City of Houston Announces First-of-Its-Kind Alliance with Microsoft to Expand Innovation and Computer Literacy

ABOVE: Mayor Sylvester Turner is joined by Microsoft executives and members of Houston City Council to announce new partnership with the City of Houston

The City of Houston is continuing to make creative and innovative strides toward putting Houston on the frontier of technological innovation, as Mayor Sylvester Turner recently announced that the city is the first in the nation to form an alliance with the tech giant Microsoft.

“On a long-term basis, Microsoft will up Houston’s technology game, starting at the grassroots,” said Mayor Turner. “Now you know what I meant when I said in my annual State of the City speech this week that we didn’t get Amazon (as a possible location for its second headquarters) so we will make our own.”

The mayor and Microsoft executives outlined the alliance strategy at a news conference. Mayor Turner thanked Microsoft for selecting Houston as its first official U.S. “space” for its “Internet of Things” approach to technology.

“Microsoft chose us because of the ambitious goal I set for Houston to grow technology innovation as its next economic frontier — after doing the same thing with energy, medicine, space exploration and the port,” Mayor Turner continued.

Microsoft Central U.S. Citizenship and Public Affairs Director Raamel Mitchell said the company “can enable organizations, individuals and communities throughout Houston to achieve more, make an impact and make us all proud.”

Mayor Turner talked about the city’s rapid successes in the innovation “ecosystem.”

“Last year we combined three separate start-up incubation groups into a one-stop innovation team called Houston Exponential. Then came the announcement last month that the 1938 Sears Building in Midtown will serve as an innovation hub involving its landlord, Rice University, and the city’s other major colleges and universities, as well as large and small businesses,” Mayor Turner added. “Then came the blockbuster announcement just a few days ago that the Texas Medical Center will create the TMC3 campus, where huge medical and learning institutions will combine for the very first time to create the world’s finest bio-med research center. Houston is rapidly developing the technology innovation field as its next big industry.”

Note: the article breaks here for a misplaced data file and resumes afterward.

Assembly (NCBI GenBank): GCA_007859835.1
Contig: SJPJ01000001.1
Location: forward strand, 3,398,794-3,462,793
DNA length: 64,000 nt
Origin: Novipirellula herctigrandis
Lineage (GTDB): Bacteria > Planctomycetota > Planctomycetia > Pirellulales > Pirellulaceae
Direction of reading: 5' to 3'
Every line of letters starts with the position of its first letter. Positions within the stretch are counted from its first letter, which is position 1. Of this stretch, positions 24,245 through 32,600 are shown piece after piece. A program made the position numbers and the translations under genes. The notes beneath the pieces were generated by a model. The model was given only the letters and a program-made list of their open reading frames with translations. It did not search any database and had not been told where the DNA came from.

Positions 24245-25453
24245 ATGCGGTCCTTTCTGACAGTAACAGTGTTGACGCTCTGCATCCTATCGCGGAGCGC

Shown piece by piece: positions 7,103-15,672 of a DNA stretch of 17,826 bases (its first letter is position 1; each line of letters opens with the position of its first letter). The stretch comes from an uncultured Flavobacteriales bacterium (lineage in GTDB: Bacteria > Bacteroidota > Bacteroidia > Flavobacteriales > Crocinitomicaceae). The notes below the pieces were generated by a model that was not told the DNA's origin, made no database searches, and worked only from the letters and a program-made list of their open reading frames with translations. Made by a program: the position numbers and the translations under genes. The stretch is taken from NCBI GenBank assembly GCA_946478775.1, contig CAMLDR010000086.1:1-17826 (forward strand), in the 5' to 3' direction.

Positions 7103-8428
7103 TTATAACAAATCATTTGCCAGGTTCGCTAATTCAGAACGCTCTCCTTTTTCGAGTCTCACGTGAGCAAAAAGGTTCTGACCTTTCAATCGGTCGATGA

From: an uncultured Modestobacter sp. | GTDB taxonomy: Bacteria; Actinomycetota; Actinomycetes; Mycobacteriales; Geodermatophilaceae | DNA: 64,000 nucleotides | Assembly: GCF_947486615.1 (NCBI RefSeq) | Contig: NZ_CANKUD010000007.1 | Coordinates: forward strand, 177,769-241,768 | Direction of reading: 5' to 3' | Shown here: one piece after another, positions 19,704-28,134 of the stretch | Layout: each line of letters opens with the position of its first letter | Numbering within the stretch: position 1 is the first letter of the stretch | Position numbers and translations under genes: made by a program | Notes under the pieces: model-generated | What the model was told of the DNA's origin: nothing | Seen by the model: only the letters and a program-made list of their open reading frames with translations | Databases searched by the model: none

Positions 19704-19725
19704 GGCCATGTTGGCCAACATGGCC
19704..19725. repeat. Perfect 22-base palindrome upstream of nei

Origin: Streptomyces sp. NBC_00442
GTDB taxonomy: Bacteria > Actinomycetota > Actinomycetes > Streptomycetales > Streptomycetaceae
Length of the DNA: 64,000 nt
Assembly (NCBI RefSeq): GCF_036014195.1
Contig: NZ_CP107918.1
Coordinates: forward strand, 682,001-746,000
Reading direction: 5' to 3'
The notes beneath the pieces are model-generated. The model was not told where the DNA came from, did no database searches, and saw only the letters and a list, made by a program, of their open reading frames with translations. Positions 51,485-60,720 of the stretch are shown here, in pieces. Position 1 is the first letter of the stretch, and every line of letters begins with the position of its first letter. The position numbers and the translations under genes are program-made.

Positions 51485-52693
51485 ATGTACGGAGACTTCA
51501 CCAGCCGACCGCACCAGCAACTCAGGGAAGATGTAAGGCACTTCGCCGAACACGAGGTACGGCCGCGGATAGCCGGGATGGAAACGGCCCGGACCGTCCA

An official agreement with the city calls for Microsoft to:

  • Support the promotion and establishment of initiatives that focus on STEM education and economic development for the city and its local government and non-profit partners in the area.
  • Conduct events under the “YouthSpark LIVE” banner on how young Houstonians can use technology to further their employment, career and entrepreneurship goals.
  • Through its Imagine Academy program, provide digital course work and other educational materials to academic institutions, their staffs and students.
  • “Adopt” one or more middle schools or high schools as tech advancement laboratories in some of the five neighborhoods that form the mayor’s Complete Communities initiative.
  • Provide free software and support to start-up businesses under a program called BizSpark.
  • Conduct DigiGirlz camps giving high school girls the opportunity to learn about careers in technology, connect to science / technology / engineering / mathematics professionals and participate in hands-on computer instruction.
  • Host computer skill improvement classes for parents, veterans and people transitioning between careers.
  • Provide a digital platform for the “Houston Still Needs You” program that documents the hours of work by volunteers aiding in long-term recovery efforts related to Hurricane Harvey. Volunteer hours can be used to offset the amount of money the city must pay to complement FEMA assistance.
  • Assist the city in finding technological solutions to other challenges under the umbrella of the company’s Smart City initiatives.